“What is believed to be behind the terrorist attacks?” asks the newscaster on a television sitting in a blown out store window in the opening scene. “Bad sportsmanship,” answers the minister of information. “A ruthless minority of people have forgotten old-fashioned virtues and can’t stand seeing the other guy win. If they could just play the game, they would get more out of life.”

WHAT IT HELPED ME UNDERSTAND: What does fear to do a society?

The story speaks to universal themes of individual responsibility, and how one’s very feelings may violate the state’s demand for obedience, but more than anything, Brazil creates a completely realized picture of what daily terrorism looks like – and the ambient paranoia it instills.


  • Fear makes everyone seem threatening.
  • The state may exploit terrorism to override human rights.
  • Bureaucrats cover their ass.




OUTLINE: This documentary from Israeli filmmaker Nadav Schirman focuses on the unlikely friendship between Palestinian youth Mosab Hassan Yousef, the son of Hamas founder Sheikh Hassan Yousef, and Israeli Shin Bet agent Gonen Ben Yitzhak. Thrown into the same room after Mosab was arrested for smuggling guns, the two men start the film as bitter enemies stewing in mutual distrust, but over the course of several years of shared secrets, they begin to see each other in a completely different light — eventually risking their lives for each other, regardless of what their commanders tell them to do.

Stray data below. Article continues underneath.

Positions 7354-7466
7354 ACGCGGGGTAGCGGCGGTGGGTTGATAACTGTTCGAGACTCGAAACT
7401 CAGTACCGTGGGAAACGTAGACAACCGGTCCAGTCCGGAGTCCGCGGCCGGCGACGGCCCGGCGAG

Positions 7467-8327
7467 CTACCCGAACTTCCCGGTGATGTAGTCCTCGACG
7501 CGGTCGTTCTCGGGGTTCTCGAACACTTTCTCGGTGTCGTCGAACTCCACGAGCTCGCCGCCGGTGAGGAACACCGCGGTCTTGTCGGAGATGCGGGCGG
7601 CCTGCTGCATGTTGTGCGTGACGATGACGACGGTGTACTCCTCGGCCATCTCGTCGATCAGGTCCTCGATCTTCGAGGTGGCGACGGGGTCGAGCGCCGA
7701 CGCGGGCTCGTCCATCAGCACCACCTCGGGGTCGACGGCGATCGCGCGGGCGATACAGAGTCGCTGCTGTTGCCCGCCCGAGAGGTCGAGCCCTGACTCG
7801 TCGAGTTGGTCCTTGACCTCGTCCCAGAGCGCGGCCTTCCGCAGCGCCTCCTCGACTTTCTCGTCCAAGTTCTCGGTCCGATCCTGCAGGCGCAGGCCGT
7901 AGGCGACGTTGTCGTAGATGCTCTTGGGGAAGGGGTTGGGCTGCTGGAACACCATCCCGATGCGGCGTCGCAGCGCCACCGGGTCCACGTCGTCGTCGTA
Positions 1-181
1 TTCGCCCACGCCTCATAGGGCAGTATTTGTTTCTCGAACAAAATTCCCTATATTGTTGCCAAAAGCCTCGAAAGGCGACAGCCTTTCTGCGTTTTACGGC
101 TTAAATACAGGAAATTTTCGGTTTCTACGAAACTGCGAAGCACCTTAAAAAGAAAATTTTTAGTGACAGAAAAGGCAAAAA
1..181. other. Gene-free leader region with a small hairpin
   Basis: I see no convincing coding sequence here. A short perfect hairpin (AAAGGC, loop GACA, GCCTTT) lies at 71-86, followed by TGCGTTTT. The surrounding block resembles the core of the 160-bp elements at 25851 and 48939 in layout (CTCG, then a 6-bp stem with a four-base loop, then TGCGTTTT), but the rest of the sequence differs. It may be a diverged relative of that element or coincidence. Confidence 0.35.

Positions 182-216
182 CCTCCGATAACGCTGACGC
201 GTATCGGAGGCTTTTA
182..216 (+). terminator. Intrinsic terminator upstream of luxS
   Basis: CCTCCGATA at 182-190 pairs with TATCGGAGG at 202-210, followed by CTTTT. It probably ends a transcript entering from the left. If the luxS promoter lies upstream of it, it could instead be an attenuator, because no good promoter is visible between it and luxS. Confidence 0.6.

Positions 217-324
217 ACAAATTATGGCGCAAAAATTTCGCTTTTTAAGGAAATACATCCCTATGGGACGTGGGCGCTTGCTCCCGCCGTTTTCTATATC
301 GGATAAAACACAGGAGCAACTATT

“Every given second, he needed to lie to somebody. He wasn’t living his life. He was living to process lies,” says Ben Yitzhak “The Shin Bet expected me to handle the situation and go on [using him as an informant regardless of the increasing danger] though as a person you know you have to let him go.”

WHAT IT HELPED ME UNDERSTAND: The calcified layers of Middle East history that assign everyone a side at birth, making real progress and honest negotiation next to impossible.

Mosab and Gonen were taught to loathe each other on principle. Born into a booby-trapped world, they never got the chance to see each other as human beings until they were forced into the same room, and into a shared life of deceit. Both of them did what the world expected them to do as dictated by geography and ideological heritage, but  Schirman’s film proves it is possible to overcome learned hate with enough will to see through culturally cultivated distrust.


  • Our current world order is still defined by ancient tensions, and if there’s any hope for world peace, it has to start with a fresh chapter in the bloody annals of Israeli-Palestinian relations.


THE EX-PRESS, November 24, 2015